Christmas Trivia - Banning of Christmas
Why was Christmas banned in 1640 (Scotland), 1644 (England), and 1659 (US Colonies)?
In the mid-17th century, the Protestant Reformation changed the way Christmas was celebrated.
Prior to the rise of the Puritans, Christmas was a public holiday, during which businesses closed and people attended church services. During the twelve days of Christmas, buildings were dressed with greenery. There was also dancing, singing, drinking, gift-exchange and plays. The final day of the celebration saw a fresh bout of feasting and carnivals. The long celebration led to excess, including drunkenness, gambling, and promiscuity.
The Puritans frowned on this frenzy of disorder and disturbance.
According to one Puritan of the day, Philip Stubbes, 'More mischief is that time committed than in all the year besides ... What dicing and carding, what eating and drinking, what banqueting and feasting is then used ... to the great dishonour of God and the impoverishing of the realm.' Another Puritan, Hugh Lattimer, wrote, "Men dishonor Christ more in the 12 days of Christmas, than in all the 12 months besides."
Christmas was regarded by the Puritans as a wasteful festival. The Puritans believed that people would be welcomed in to heaven as long as they worked hard in their lifetime. Therefore, enjoyment for enjoyment's sake was disapproved of.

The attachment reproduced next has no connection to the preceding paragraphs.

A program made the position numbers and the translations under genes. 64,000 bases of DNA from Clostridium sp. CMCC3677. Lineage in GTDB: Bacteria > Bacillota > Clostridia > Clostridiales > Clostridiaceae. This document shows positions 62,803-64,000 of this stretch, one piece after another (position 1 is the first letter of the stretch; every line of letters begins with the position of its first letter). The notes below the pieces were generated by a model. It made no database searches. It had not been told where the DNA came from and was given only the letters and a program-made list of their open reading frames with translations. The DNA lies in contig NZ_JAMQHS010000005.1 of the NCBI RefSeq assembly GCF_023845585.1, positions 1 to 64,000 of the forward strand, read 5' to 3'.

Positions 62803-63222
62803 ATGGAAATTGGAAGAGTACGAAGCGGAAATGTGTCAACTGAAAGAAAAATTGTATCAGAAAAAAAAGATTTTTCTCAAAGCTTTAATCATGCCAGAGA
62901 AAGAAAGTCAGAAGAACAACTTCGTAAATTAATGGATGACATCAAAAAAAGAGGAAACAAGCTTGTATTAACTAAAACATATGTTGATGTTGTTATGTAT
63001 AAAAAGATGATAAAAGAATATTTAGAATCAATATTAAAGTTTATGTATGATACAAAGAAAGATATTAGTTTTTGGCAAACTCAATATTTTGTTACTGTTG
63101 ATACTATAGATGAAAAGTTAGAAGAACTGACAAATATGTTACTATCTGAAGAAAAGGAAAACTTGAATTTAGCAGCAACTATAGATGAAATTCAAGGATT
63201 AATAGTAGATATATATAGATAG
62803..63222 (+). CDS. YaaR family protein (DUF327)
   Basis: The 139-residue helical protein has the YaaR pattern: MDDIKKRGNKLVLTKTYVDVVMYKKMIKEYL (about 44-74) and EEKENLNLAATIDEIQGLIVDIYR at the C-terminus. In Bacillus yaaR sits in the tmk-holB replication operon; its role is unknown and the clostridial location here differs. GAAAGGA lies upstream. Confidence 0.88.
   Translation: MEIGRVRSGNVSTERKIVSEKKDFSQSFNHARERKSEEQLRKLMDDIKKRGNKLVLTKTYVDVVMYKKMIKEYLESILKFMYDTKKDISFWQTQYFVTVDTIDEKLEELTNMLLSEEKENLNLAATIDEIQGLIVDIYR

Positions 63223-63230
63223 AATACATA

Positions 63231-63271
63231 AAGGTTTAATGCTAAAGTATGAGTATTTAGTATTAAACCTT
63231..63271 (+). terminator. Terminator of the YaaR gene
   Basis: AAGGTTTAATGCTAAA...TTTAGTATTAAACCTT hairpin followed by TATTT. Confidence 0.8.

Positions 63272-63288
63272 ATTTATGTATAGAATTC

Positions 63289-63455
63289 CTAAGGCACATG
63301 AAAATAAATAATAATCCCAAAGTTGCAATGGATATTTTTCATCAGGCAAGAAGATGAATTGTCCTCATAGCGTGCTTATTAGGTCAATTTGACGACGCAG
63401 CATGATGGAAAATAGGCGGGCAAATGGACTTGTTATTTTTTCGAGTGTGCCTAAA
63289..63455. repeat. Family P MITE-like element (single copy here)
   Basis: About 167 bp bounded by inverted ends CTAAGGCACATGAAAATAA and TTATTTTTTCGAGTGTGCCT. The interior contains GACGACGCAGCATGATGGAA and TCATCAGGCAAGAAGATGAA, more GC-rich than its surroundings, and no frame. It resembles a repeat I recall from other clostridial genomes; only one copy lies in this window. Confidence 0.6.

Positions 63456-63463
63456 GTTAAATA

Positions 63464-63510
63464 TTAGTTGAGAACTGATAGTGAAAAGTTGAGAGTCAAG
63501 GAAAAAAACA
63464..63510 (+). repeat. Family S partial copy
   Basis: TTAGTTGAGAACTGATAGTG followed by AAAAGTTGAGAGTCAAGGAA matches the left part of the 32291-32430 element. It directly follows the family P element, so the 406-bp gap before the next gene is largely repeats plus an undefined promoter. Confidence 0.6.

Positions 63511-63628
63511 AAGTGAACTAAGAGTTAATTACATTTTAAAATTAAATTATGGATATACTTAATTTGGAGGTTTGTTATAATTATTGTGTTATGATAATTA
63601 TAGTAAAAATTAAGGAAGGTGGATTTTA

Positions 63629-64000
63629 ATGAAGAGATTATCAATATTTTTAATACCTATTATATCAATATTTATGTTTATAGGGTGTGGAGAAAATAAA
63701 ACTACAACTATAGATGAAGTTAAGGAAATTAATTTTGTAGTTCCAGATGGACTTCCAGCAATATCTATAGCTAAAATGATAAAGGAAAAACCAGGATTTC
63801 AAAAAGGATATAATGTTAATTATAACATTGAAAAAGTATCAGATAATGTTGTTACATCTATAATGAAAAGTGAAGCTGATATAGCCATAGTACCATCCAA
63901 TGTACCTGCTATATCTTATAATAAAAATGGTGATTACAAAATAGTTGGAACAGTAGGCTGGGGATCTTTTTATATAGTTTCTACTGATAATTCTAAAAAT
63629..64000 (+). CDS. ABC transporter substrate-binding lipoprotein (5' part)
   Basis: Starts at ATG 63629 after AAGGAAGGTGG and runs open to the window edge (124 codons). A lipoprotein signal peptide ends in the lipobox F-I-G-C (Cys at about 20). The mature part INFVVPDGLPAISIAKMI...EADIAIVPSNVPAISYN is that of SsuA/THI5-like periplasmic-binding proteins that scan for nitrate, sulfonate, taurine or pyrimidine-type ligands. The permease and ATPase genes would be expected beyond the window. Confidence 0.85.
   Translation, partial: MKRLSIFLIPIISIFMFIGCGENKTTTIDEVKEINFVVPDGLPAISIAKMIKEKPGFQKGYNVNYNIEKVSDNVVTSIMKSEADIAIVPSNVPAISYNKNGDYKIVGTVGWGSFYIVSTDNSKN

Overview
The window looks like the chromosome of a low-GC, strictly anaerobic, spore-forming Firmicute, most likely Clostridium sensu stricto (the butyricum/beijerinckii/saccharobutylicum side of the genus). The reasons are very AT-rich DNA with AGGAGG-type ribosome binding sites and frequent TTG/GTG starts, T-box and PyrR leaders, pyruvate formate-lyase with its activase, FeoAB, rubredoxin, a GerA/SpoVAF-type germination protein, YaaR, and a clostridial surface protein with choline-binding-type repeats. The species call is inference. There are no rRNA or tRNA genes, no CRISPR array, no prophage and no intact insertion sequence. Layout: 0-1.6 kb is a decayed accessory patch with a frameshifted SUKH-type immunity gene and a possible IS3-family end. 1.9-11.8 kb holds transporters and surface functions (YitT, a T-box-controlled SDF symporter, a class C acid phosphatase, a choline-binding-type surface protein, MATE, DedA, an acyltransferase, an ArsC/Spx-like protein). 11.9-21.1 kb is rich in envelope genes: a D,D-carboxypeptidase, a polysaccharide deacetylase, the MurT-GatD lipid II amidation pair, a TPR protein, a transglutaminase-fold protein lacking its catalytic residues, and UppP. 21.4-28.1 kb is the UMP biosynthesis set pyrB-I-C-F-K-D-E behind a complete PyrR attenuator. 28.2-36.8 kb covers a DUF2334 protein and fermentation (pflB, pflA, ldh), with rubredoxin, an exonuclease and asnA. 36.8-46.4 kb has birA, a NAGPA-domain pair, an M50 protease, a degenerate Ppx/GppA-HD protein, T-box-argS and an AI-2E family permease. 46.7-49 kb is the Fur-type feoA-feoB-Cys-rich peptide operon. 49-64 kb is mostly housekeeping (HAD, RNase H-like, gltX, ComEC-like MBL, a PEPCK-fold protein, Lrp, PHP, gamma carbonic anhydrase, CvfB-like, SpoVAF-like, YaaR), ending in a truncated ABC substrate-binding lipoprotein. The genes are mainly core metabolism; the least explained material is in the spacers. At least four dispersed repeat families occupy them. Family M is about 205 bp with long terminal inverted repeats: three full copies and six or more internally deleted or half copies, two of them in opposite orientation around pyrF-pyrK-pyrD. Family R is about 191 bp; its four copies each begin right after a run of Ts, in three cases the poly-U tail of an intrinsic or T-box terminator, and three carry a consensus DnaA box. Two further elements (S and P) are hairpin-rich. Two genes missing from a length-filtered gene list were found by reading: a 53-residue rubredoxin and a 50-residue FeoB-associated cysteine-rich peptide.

The Puritans not only opposed Christmas's waste and debauchery, they also viewed the festival -- "Christ's mass" -- as an unwanted remnant of Catholicism. They argued that nowhere in the Bible had God called upon his people to celebrate the nativity in this manner. They proposed calling the period Christ-tide -- thus removing the Catholic 'mass' element -- and urged that Christmas be recognized only as a day of fasting and prayer.
Consequently, the Puritans attempted to eradicate all merrymaking during the Christmas period, and to ban all activities relating to Christmas, including attending mass.
Scotland, 1640. A 1640 Act of the Parliament of Scotland abolished the "Yule vacation and all observation thereof in time coming". The act was repealed in 1686.
England, 1644. Oliver Cromwell took over England in 1645. Supported by his Puritan forces, Cromwell believed it was his mission to cleanse the country of decadence. In 1644 he enforced an Act of Parliament banning Christmas celebrations. The ban lasted until 1660.
United States, 1659. Settlers in Massachusetts outlawed Christmas celebrations entirely in 1659. Anyone caught shirking their work duties or feasting was forced to pay a significant penalty of five shillings. The ban continued in New England through the 1680's, but as late as 1850, schools and markets remained open on Christmas Day.